You have probably heard about many conditions affecting the eye itself, but have you heard of tear duct and eye socket disorders? The eye can only work well if its supporting structures are functioning properly.
When one of these areas is affected, it can compromise your vision in various ways.
Keep reading to learn more about this unique group of disorders, including their causes and how to treat them.
Tear Duct Disorders
An essential component of the eye’s drainage system, tear ducts are small tubes that run from the eyes to the nose. When they function correctly, your tear ducts transport tears away from the eye to the nasal cavity. After your tears make it to the nasal cavity, you can eliminate them from your system by absorbing them or by swallowing them.
A tear duct disorder occurs when an obstruction gets in the way of the flow of tears from the eye. Instead of exiting the eye area, tears begin to accumulate. The blockage can be full or partial.
There are many potential causes of a tear duct disorder. Some individuals are born with it, while others develop it after infection, inflammation, or eye disease. It can also result from ocular trauma or be a product of aging and getting older.
Symptoms of tear duct disorders include:
- Watery eyes
- Blurry vision
- Mucus discharge from the eye
- Crusting of eyelids
- Recurring eye infections
- Swelling on the side of the nose
There are multiple types of tear duct disorders:
Congenital Nasolacrimal Duct Obstruction
Congenital nasolacrimal duct obstruction occurs when the tear duct fails to open up as it should at birth.
Acquired Nasolacrimal Duct Obstruction
Acquired nasolacrimal duct obstruction results from a blockage that develops after reaching adulthood. The most common complaint with this blockage is usually tearing, but patients can also have other symptoms.
Dacryocystitis is an acute infection of the tear sacs or lacrimal sacs. A nasolacrimal duct obstruction generally causes it.
Punctal stenosis occurs when the puncta (small openings that drain tears from your eyes) are not wide enough.
Lacrimal Gland and Lacrimal Sac Tumors
Lacrimal gland and lacrimal sac tumors are rare but can affect the eye’s tear gland.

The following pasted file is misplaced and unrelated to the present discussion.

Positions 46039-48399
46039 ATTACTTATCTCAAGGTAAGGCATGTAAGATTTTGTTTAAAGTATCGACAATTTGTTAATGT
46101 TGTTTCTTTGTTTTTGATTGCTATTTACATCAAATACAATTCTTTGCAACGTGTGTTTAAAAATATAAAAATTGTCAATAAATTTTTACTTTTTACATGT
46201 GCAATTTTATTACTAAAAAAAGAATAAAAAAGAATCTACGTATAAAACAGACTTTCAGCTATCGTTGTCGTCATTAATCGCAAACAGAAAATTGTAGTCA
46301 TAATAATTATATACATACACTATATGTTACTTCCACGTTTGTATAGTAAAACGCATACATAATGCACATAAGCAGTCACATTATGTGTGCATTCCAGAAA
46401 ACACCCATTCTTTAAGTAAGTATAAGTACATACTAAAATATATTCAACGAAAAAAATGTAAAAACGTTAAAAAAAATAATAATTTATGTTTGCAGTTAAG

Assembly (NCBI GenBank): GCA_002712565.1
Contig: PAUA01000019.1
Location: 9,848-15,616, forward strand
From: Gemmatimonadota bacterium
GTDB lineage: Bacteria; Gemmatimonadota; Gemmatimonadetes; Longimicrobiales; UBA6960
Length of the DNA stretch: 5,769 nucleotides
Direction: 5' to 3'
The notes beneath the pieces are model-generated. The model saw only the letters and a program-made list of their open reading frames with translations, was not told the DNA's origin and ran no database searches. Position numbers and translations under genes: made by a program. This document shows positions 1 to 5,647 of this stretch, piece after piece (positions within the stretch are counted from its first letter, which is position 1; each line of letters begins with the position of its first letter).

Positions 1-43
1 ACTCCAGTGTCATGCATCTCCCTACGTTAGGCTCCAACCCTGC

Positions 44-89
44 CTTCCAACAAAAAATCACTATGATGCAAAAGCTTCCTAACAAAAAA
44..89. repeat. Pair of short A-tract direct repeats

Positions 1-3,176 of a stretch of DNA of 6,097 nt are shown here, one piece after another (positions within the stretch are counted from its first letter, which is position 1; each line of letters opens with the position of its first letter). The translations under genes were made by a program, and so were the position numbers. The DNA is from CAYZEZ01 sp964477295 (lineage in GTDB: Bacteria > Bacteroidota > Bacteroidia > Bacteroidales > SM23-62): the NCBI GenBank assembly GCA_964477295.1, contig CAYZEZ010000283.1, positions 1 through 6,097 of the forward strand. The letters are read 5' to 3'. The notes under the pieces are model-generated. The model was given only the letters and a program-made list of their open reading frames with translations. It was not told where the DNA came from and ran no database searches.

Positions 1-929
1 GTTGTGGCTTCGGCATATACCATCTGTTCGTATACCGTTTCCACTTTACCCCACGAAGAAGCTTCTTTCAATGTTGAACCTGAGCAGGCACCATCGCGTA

Treatment for Tear Duct Disorders
The best treatment for a particular tear duct obstruction depends on the type and severity of the disorder. When treating any tear duct obstruction, the goal is to help tears drain appropriately by opening up or bypassing a blockage.
Massaging the lacrimal sac and using warm compresses can be beneficial if the condition is milder. Thorough cleaning of the eyelids can also be helpful. If there is an infection, your eye doctor may prescribe antibiotic eye drops and creams.
Probing is another option. During this straightforward outpatient procedure, the ophthalmologist enlarges the punctal openings. They then flush out the tear duct.
In more severe cases, surgery may be the best course of action. Stents are placed between the lacrimal sac and the nose to circumvent the blockage. These tiny tubes are typically left in for a few months while healing occurs.
Balloon catheter dilation is another option if other treatments are unsuccessful or the obstruction reappears. This procedure widens the tear duct by inserting a deflated balloon through the blocked area. Your eye doctor then inflates and deflates the balloon a few times to clear the way.
Tear duct obstructions are relatively common in newborns. Often, a thin tissue membrane covers the nasolacrimal duct. This type of obstruction usually clears up on its own as the baby’s drainage system matures.
Eye Socket Disorders
The eye socket (also called the orbit) is a cavity that contains and protects the eye with all its nerves and muscles. It helps keep the eye as safe as possible from injury.
Thyroid eye disease, which is also called Graves’ eye disease, occurs when the thyroid functions too much or too little.
With this immune system disorder, the area around an individual’s eyes can become inflamed. Symptoms can range from a dry or gritty sensation to swelling and vision loss.
Orbital cellulitis is an infection that affects the tissues in and around the eye socket. The infection can spread from the sinuses, teeth, or bloodstream to this area. Symptoms include redness, swelling, pain, and impaired vision.
As with tear duct disorders, it is also possible for a tumor to form in the eye socket area or spread from the nearby nasal area, although rare.
Treatment for Eye Socket Disorders
At-home methods like warm compresses can help relieve the symptoms of thyroid eye disease. If the eyes feel irritated due to being dry or watery, you can soothe them with lubricating eye drops or ointment.
Your eye doctor may prescribe anti-inflammatory medications like steroids. In severe cases, radiation or surgery may be necessary.
In cases of orbital cellulitis, patients are typically admitted to the hospital and given antibiotics. If antibiotics alone are not successful, the next step may be surgery.
In the uncommon event of a tumor, treatment will depend on the type of tumor. Treating a tumor can range from drugs, laser therapy, and surgical removal (if benign) to traditional therapy and chemotherapy (if malignant).
Are you experiencing one or more of the above symptoms? Don’t wait—schedule an appointment at Takle Eye Group in Griffin, GA, today!